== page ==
Colorado’s growing political divide leaves rural communities feeling forgotten and voiceless | SummitDaily.com

Colorado’s growing political divide leaves rural communities feeling forgotten and voiceless

John Frank
The Denver Post

FORT MORGAN, CO - OCTOBER 30: Jim Underwood, 73, a retired truck driver, stands outside his home on October 30, 2017 in Fort Morgan, Colorado. Underwood is a big Trump supporter and hopes Trump is able to build a wall on the Mexico border. (Photo by RJ Sangosti/The Denver Post)

ILIFF — Under a hard gray sky, Andrew Hernandez guides his combine through the cornfield as he curses the summer hailstorm that let the rows fill with weeds.

In this town, 140 miles from the state's booming capital, the economy feels stagnant, at best. This year, Hernandez is just hoping to break even on the land his family farms.

The uneven roads rattle trucks, and snowplows don't operate from 7 a.m. to 7 p.m. because of state spending cuts. Parents must raise money to replace the gym floor at the local school.

"It's a struggle, always a struggle," Hernandez says.

He and his neighbors worry that rural Colorado is being left behind as the economic disparities and political polarization widen between northeastern Colorado and Denver. Often the two Colorados struggle to even understand each other.

Like the time a transportation official from Denver asked whether he could relocate prairie dogs to the Eastern Plains, not knowing the dangers the animals can pose to grazing cattle. Or the time a Denver politician had no idea that all rural areas didn't have high-speed internet.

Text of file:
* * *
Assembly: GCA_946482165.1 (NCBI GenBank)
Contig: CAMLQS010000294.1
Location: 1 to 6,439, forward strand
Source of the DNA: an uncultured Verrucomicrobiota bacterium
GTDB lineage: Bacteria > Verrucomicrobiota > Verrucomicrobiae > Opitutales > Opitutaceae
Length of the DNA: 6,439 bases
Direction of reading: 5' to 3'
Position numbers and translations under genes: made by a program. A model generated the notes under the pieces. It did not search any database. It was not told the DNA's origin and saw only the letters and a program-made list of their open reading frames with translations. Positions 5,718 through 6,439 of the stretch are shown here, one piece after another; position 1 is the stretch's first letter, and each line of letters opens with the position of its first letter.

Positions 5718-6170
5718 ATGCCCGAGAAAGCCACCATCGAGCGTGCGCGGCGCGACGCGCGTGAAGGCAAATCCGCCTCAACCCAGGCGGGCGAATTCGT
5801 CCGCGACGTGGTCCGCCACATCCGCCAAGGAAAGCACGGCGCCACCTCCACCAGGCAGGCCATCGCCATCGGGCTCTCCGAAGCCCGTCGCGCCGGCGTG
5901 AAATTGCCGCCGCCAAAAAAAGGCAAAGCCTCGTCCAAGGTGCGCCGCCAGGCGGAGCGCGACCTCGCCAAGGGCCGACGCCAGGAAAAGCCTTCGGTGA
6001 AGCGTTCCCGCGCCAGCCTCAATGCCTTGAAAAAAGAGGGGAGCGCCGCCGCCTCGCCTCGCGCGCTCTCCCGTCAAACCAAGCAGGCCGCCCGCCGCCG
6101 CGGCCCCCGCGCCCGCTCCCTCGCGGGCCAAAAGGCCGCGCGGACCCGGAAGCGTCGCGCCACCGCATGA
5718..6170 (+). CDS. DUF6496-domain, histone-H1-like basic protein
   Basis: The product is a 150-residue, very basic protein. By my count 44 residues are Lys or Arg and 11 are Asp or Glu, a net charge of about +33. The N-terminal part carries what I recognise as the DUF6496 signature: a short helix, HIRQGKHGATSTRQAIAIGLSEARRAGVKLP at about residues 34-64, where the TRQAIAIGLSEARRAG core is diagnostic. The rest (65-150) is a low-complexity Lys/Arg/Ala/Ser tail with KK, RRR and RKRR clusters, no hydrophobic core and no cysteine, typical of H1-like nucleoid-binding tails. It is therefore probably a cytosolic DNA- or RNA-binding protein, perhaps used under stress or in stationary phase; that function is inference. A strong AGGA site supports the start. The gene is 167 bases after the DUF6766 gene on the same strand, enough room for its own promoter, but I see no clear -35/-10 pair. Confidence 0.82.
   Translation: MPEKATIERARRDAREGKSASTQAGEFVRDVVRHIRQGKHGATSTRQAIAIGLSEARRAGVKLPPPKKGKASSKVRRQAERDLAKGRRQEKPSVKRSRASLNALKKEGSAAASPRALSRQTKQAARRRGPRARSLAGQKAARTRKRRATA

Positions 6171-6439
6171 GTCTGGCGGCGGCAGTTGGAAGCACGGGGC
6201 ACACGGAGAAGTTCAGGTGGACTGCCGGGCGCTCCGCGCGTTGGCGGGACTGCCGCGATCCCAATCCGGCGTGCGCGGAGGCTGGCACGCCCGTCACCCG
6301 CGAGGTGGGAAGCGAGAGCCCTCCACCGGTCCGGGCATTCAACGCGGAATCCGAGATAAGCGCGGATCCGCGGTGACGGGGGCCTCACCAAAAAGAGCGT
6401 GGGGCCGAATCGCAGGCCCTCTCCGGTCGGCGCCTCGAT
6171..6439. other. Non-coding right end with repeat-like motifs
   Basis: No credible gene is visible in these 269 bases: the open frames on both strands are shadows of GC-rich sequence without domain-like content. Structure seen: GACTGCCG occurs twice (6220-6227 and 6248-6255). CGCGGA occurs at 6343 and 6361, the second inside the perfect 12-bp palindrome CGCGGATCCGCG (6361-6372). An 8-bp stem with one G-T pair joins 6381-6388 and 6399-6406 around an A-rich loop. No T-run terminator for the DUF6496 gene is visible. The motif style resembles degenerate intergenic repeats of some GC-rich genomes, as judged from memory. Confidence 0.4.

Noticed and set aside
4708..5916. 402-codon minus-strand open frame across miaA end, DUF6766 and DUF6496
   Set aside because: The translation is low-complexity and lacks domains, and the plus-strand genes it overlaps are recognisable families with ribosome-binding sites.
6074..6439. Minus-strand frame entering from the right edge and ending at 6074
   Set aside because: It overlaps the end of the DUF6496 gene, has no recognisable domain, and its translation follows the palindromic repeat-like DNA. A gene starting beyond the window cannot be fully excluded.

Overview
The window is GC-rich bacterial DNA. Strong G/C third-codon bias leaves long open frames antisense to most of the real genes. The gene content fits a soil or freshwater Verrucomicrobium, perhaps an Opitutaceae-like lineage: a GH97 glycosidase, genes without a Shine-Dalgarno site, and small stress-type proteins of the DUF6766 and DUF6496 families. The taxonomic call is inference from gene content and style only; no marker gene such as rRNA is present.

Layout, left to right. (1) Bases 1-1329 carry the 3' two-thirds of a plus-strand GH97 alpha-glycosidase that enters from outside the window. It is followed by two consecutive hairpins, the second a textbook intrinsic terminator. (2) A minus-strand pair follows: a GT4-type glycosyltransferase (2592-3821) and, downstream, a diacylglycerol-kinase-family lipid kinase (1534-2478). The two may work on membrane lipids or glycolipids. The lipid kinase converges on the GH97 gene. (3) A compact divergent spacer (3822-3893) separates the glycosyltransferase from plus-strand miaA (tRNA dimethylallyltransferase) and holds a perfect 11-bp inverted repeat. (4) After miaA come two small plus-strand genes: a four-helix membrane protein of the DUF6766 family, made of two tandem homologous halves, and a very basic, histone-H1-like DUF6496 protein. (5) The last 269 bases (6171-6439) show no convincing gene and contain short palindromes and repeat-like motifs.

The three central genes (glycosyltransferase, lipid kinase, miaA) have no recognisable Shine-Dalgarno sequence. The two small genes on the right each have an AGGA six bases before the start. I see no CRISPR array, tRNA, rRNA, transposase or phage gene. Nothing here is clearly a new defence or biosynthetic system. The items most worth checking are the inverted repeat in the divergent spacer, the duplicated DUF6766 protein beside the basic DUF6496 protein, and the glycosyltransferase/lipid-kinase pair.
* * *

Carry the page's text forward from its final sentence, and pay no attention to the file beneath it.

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Once, rural officials considered lobbying for money to add shoulders to their roads by calling them bike lanes because it would be more appealing to urban lawmakers.

"People just don't know what all this is about," said Don Ament, a former state lawmaker and agriculture commissioner from Iliff in Logan County.

The leaders in this part of the state held a referendum in 2013 on whether to secede and form a 51st state — a largely symbolic vote of discontent dismissed at the time but now seen as a harbinger of the frustration that made working-class America solid Donald Trump country in the 2016 election.

The well-documented division between the haves and have-nots in the state — whether related to water, internet access or health care — is felt the strongest in the political arena, where urban and rural compete for finite attention and resources.

That dynamic, many political observers say, influences every election and major policy decision in Colorado.

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